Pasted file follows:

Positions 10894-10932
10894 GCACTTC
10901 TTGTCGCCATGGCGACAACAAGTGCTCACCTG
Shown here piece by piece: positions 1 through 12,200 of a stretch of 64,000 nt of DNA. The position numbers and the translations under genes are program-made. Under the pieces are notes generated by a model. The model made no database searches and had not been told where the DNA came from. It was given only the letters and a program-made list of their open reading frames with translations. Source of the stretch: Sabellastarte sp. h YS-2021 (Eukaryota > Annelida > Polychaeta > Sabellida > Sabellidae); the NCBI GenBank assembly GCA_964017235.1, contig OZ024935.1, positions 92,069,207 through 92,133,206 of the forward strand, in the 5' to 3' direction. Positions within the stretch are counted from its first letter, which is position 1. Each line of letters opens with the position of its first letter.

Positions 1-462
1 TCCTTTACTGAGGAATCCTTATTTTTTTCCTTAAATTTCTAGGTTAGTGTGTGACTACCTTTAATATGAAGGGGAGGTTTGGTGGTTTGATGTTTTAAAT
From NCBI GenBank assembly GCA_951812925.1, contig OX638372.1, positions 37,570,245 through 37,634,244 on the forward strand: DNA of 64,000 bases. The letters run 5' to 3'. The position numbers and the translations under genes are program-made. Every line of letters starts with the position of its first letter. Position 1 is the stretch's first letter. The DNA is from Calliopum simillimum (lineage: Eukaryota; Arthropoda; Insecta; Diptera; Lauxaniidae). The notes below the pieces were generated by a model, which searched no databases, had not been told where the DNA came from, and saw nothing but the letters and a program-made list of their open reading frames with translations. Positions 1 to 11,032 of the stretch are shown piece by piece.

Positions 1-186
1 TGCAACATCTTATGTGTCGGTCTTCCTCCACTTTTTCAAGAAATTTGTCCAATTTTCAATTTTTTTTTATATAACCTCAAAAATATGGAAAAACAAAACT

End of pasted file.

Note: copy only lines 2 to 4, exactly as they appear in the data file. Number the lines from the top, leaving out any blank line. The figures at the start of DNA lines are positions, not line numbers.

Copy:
10894 GCACTTC
10901 TTGTCGCCATGGCGACAACAAGTGCTCACCTG
Shown here piece by piece: positions 1 through 12,200 of a stretch of 64,000 nt of DNA. The position numbers and the translations under genes are program-made. Under the pieces are notes generated by a model. The model made no database searches and had not been told where the DNA came from. It was given only the letters and a program-made list of their open reading frames with translations. Source of the stretch: Sabellastarte sp. h YS-2021 (Eukaryota > Annelida > Polychaeta > Sabellida > Sabellidae); the NCBI GenBank assembly GCA_964017235.1, contig OZ024935.1, positions 92,069,207 through 92,133,206 of the forward strand, in the 5' to 3' direction. Positions within the stretch are counted from its first letter, which is position 1. Each line of letters opens with the position of its first letter.